CHARLESTON – West Virginia Attorney General Patrick Morrisey and AGs from 20 other states rejected an $18 billion settlement offer from the three leading opioid distributors.
The letter, which was first reported by The Wall Street Journal, was sent Feb. 14 to McKesson Corp., AmerisourceBergen and Cardinal Health.
The companies reportedly have been working on a settlement to end the national opioid litigation since October. They have offered to pay $18 billion over 18 years. The states that signed the rejection letter want more money or to be paid more quickly.
Morrisey spokesman Curtis Johnson said the AG’s office declined to comment about the letter, but Morrisey tweeted about it last week before news of the letter broke.
“The proposed national settlement from the wholesalers is totally inadequate and needs to be redone,” he tweeted. “National settlements to address the drug epidemic should—in large part—focus on where the harm is occurring.
Settlements shouldn’t be pure money grabs by the states; monies should be targeted to those who need it the most and spent on abatement. West Virginia will fight for a just result.”
Earlier this month, Huntington attorney Paul Farrell – one of the leading plaintiffs attorney in the national opioid litigation – referenced the settlement offer in an interview with The West Virginia Record.
“The Big Three distributors have made a settlement offer of $18 billion over 18 years,” Farrell said. “Texas, California, Florida and New York want the bulk of the money. The settlement would provide $24 million to West Virginia over 18 years. I’ve said no. I’ve said you don’t have the power over the West Virginia counties to make us walk away.”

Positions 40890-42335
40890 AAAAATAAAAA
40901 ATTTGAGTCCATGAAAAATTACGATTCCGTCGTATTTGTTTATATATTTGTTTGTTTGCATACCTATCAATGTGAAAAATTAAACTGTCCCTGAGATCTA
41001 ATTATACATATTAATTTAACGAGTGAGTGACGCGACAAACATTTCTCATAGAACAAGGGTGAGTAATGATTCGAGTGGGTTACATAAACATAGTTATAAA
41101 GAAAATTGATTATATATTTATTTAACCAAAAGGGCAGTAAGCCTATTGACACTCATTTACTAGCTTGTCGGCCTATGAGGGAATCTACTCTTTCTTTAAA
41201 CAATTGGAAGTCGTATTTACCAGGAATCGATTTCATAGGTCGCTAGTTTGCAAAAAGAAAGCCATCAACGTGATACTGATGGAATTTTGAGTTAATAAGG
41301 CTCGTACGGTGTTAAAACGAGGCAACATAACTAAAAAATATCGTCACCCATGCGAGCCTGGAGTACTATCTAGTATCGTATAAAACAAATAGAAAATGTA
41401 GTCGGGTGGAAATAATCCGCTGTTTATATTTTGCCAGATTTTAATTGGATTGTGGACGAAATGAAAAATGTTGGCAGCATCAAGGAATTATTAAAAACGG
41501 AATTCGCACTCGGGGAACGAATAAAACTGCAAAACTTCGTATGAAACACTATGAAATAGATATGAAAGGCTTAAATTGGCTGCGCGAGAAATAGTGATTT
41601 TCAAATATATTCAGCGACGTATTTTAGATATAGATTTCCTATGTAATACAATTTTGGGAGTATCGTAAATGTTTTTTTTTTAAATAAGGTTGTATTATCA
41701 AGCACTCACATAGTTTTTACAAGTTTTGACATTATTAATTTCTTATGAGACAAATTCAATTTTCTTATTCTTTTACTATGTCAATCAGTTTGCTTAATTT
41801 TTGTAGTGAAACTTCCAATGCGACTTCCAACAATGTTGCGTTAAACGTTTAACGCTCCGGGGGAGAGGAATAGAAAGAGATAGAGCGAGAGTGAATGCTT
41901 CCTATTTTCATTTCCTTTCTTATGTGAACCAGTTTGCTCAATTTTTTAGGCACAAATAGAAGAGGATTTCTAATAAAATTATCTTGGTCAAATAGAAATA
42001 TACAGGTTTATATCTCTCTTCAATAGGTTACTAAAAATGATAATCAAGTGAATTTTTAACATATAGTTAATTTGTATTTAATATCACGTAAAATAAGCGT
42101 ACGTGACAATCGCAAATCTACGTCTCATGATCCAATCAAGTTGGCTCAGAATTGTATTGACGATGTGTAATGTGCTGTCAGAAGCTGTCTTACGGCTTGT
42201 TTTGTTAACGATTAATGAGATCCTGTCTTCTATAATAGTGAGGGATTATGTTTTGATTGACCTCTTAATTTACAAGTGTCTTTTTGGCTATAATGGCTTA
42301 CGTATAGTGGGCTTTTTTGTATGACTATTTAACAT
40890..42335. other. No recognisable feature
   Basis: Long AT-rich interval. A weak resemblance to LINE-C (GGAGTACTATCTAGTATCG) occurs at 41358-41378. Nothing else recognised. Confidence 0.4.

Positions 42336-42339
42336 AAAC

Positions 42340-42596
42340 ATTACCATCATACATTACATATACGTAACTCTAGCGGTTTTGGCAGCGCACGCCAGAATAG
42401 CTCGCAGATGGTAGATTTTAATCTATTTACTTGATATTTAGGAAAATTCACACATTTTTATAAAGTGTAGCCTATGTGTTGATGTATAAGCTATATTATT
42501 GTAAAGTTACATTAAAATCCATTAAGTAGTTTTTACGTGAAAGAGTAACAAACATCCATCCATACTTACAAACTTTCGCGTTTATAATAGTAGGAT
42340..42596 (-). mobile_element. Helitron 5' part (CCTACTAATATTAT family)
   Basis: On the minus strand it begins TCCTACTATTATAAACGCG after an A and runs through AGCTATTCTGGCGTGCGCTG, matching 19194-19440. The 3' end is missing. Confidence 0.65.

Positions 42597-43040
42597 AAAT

Farrell, who recently started his own firm to focus on the opioid litigation, also said Morrisey agreed with him on that.
Last month during a status hearing, Farrell and other attorneys representing Cabell County and the City of Huntington asked for a bench trial against the three drug distributors. The defendant companies – sometimes called The Big Three – want U.S. District Judge David Faber to conduct a jury trial.
The drug distributors also asked for 18 months to prepare for trial, but Faber indicated he likely won’t give them “anything close” to that much time.
Farrell also said he and his parties have offered to dismiss punitive damages if the defendants stipulated to a bench trial.